The 10 best kettles for 2021

07 January 2021

best kettles

In times of crisis, a kettle is the appliance we turn to the most. Like a good friend, it’s always there in the corner of the kitchen, ready to provide warmth and comfort within moments. And any new parent will tell you that the value of a good, warm cup of tea cannot be overstated. We reveal the best kettles to buy this year.

There’s a kettle for every taste and wallet out there, from traditional stove-top pots that whistle pleasingly when it’s time for tea, to the latest, sleekest smart kettles that have switched themselves on before you’ve even decided you want a brew.

Whatever your cup of tea (or coffee), we’ve done the work for you to find the kettles that are hitting the hot spot and those that left us a bit off the boil. So pop the kettle on and we’ll give you a run-down of the 10 best kettles to buy in 2021.

1. Best overall kettle: Bosch Styline Cordless Kettle

“We have this Bosch one. The most expensive kettle I’ve ever bought, but I love it. Quick, relatively quiet, a range of temperatures (I like this for making coffee and hot water bottles!) and, best of all, a keep-warm function.”

1. Best overall kettle: Bosch Styline Cordless Kettle

Bosch’s Styline is a real king among kettles. At £59, it’s by no means cheap but if you’ll value the extras that come with this and the carefully thought-through design, it’s worth every penny.

The sturdy stainless steel and plastic cordless jug sits on a square base unit, which has four settings for different temperatures (100, 90, 80 and 70 degrees) and there’s also a keep-warm function so you don’t have to reboil. The kettle beeps when you turn it on and to let you know when it’s boiled too, just in case you forget.

A really fast boil means you’re never hanging around waiting for your cuppa and we were impressed to see that not only does it have a decent capacity of 1.5 litres, but also that the minimum fill is only 280ml so you can boil enough for just one cup without wasting water or energy.

The only aspect that doesn't get rave reviews is the inbuilt limescale filter, which looks a bit gappy and may let flakes of limescale seep through. But, inside, the heating element is covered, making it much easier to clean than most.

In terms of safety, the design is spot on. Double-walled housing means the outside of the kettle couldn’t burn you if you were to touch it and the cord can be coiled up inside the base securely, making it a great choice for homes with curious toddlers. The anti-slip grip makes it easy to hold and we love the push-button lid – no wrestling at the sink to open this one. It also has an anti-boil-dry function that means you can’t burn it out and explode it – always a bonus.

Key specs

  • Capacity: 1.5L
  • Wattage: 3,000
  • Integrated filter: Yes
  • Multiple temperatures: Yes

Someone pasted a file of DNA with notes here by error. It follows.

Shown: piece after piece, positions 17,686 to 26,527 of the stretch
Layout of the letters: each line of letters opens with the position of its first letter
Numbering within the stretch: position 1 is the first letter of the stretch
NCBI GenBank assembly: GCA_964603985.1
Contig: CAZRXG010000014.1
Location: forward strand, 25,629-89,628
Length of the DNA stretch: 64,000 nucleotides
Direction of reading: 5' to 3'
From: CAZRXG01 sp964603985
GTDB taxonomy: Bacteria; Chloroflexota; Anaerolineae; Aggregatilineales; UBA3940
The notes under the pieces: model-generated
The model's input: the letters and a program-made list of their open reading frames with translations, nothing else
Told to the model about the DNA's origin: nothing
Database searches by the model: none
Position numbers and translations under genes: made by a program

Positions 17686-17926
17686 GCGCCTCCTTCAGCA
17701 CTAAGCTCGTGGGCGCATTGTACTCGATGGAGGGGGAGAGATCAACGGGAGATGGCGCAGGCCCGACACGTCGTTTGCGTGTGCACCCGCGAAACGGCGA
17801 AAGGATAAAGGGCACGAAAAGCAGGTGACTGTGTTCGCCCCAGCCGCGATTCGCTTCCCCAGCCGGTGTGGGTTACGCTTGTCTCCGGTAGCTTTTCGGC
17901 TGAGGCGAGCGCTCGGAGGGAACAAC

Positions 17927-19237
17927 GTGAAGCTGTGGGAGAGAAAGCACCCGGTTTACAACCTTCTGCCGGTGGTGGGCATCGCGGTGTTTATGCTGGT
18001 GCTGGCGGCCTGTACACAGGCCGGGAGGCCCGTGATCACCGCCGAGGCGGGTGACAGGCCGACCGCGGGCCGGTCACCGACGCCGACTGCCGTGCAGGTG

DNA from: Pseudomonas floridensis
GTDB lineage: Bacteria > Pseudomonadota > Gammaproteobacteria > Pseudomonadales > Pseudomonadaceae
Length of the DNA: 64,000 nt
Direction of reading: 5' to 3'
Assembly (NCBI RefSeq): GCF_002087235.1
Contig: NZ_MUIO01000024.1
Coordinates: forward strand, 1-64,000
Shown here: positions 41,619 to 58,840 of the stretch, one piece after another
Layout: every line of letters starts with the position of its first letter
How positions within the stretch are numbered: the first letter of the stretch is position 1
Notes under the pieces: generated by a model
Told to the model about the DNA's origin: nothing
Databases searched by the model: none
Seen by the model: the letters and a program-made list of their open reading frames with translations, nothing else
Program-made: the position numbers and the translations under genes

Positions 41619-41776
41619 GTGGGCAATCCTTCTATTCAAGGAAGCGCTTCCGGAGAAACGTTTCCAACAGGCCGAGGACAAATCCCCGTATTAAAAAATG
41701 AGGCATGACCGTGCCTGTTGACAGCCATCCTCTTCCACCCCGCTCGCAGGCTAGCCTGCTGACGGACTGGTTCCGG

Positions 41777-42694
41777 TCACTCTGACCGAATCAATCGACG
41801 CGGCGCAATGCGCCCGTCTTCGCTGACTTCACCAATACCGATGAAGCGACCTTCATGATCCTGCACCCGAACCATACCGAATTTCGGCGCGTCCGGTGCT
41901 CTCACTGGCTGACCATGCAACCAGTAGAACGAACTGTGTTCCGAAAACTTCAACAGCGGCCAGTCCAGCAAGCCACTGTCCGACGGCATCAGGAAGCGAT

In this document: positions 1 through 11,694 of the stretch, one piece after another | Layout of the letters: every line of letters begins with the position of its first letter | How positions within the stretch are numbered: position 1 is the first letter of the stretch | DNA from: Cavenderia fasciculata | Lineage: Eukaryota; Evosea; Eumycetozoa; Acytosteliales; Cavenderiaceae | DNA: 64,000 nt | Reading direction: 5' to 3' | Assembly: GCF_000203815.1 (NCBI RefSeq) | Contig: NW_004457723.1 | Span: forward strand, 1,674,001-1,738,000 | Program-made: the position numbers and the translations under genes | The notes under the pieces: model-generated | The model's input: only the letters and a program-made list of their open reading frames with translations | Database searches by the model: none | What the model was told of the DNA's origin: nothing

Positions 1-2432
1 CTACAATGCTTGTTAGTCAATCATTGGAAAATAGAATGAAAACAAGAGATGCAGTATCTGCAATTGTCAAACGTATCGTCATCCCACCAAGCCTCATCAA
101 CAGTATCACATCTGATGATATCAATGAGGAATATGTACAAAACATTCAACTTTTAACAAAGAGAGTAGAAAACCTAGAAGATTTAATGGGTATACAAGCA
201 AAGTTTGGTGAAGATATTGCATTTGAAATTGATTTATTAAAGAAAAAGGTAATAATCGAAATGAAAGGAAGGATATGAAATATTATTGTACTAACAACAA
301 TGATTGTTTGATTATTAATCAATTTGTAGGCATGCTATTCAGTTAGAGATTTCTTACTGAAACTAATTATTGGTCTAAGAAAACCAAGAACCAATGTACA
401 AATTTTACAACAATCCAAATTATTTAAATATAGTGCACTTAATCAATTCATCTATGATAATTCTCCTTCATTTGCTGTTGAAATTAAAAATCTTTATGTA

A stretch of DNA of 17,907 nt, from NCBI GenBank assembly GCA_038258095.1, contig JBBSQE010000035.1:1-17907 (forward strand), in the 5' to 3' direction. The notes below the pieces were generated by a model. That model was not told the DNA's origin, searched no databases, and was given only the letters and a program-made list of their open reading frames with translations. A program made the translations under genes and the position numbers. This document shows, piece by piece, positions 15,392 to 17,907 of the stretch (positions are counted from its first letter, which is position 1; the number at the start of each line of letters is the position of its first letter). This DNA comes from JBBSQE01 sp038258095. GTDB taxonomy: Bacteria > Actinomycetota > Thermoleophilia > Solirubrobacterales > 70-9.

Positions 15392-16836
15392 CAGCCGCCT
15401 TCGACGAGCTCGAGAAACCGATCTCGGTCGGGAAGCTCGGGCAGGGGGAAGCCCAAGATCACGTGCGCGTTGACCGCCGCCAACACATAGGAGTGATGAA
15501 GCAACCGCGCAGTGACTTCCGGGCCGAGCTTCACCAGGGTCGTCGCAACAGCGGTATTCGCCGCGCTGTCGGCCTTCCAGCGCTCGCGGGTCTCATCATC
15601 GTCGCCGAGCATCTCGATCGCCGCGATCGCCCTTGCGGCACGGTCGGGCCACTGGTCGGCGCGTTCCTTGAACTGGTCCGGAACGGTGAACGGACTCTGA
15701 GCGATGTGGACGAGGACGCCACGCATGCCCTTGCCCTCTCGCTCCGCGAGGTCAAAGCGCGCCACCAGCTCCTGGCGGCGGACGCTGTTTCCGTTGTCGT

• Matching toaster: Yes
  • Warranty: Two years

2. Best budget kettle: Russell Hobbs Textures Plastic Kettle

“I have a Russell Hobbs that is 10 years old and still going strong.”

2. Best budget kettle: Russell Hobbs Textures Plastic Kettle

This isn’t the cheapest kettle you can buy, but it's very affordable and, for the price, you’re getting a kettle that’s pretty close in spec to some that cost far more.

Russell Hobbs is always a reliable port of call for kettles and the plastic Textures model (available in black or white) shouldn’t disappoint. Its maximum capacity is an impressive 1.7 litres and minimum just 250ml. You just need to open the lid to fill to the one-cup level.

It boils really quickly and can boil one cup in under a minute. It’s also very quiet, so if you’re up with the lark then you won’t be waking anyone else with your morning brew.

Integrated cord storage keeps everything tidy and safe, and it’s very easy to use. Not only is it lightweight (and ideal if you have weak wrists), it also sits on a 360-degree base, which is handy if you’re left-handed or live with a leftie as you can swivel the kettle to wherever you want it to sit.

Reviews suggest the removable filter isn’t the best ever but, overall, you’re getting a lot of great features from a reliable brand. We’d expect this kettle to keep you in cuppas for a long time to come.

Key specs

  • Capacity 1.7L
  • Wattage: 3,000
  • Integrated filter: Yes
  • Multiple temperatures: No
  • Matching toaster: Yes
  • Warranty: Two years

3. Best luxury kettle: Kitchenaid Artisan Kettle

“I’ve got a Kitchenaid kettle. I bought the red one as I wanted colours in the kitchen. You can set it to different temperatures if you don’t want boiling hot water. It’s the best I’ve ever had.”

3. Best luxury kettle: Kitchenaid Artisan Kettle

We’ve all coveted a Kitchenaid gadget at some point. If you want a bit of the iconic Kitchenaid style (in a range of colours) in your kitchen but can’t quite stretch to the stand mixer, the Artisan Kettle might fill a hole on your work surface and in your heart.

Its retro style is attractive and, while it has the looks of an old-fashioned stove-top, it’s got all the gear going on too.

The multiple temperature settings let you heat water from anywhere from 50 degrees up to 100 in 10-degree increments, and it also has a temperature gauge so you can see how hot the water is at any time, even when not on its base.

The kettle is double-walled so it’s never hot to the touch, which is a boon in a kitchen with children about, and its safety credentials are good all round. It’s got cord storage, a 360-degree, non-slip base and a soft-touch handle that won’t slip in your hands.

The limescale filter is top-quality, so it’s a good choice if you live in a hard water area, and it’s capable of boiling any amount from one cup to 1.5 litres.

At 2.5kg, it’s a little heavier than some, but that’s the only potential downside we can see.

Key specs

  • Capacity: 1.5L
  • Wattage: 3,000